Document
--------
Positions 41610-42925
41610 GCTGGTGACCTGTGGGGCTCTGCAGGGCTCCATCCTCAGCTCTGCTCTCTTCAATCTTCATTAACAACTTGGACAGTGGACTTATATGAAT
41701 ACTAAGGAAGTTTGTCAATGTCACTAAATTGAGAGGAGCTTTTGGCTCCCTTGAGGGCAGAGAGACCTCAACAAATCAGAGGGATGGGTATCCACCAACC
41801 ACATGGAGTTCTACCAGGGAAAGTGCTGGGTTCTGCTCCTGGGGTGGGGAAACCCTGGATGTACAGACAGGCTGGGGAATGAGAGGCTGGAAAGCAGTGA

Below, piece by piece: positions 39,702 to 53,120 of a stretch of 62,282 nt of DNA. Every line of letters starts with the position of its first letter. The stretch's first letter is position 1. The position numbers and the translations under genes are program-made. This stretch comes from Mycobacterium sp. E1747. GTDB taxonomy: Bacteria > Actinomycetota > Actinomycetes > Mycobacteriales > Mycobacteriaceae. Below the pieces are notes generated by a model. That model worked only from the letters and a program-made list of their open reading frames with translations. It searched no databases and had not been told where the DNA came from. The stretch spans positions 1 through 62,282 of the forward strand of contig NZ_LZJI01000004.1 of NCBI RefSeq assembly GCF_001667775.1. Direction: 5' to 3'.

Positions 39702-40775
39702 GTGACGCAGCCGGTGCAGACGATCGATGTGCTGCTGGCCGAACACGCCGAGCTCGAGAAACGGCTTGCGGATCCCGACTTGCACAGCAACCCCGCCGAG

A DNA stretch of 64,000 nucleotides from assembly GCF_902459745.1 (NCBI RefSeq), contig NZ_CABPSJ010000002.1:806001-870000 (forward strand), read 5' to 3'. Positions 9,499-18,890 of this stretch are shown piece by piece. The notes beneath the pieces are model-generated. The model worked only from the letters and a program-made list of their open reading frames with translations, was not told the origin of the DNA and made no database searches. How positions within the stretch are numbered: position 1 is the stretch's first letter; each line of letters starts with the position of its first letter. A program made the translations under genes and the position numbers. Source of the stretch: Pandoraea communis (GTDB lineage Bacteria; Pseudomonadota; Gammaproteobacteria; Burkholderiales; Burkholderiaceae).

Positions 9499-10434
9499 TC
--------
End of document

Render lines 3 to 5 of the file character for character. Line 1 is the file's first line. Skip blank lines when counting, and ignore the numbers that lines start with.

41701 ACTAAGGAAGTTTGTCAATGTCACTAAATTGAGAGGAGCTTTTGGCTCCCTTGAGGGCAGAGAGACCTCAACAAATCAGAGGGATGGGTATCCACCAACC
41801 ACATGGAGTTCTACCAGGGAAAGTGCTGGGTTCTGCTCCTGGGGTGGGGAAACCCTGGATGTACAGACAGGCTGGGGAATGAGAGGCTGGAAAGCAGTGA

Below, piece by piece: positions 39,702 to 53,120 of a stretch of 62,282 nt of DNA. Every line of letters starts with the position of its first letter. The stretch's first letter is position 1. The position numbers and the translations under genes are program-made. This stretch comes from Mycobacterium sp. E1747. GTDB taxonomy: Bacteria > Actinomycetota > Actinomycetes > Mycobacteriales > Mycobacteriaceae. Below the pieces are notes generated by a model. That model worked only from the letters and a program-made list of their open reading frames with translations. It searched no databases and had not been told where the DNA came from. The stretch spans positions 1 through 62,282 of the forward strand of contig NZ_LZJI01000004.1 of NCBI RefSeq assembly GCF_001667775.1. Direction: 5' to 3'.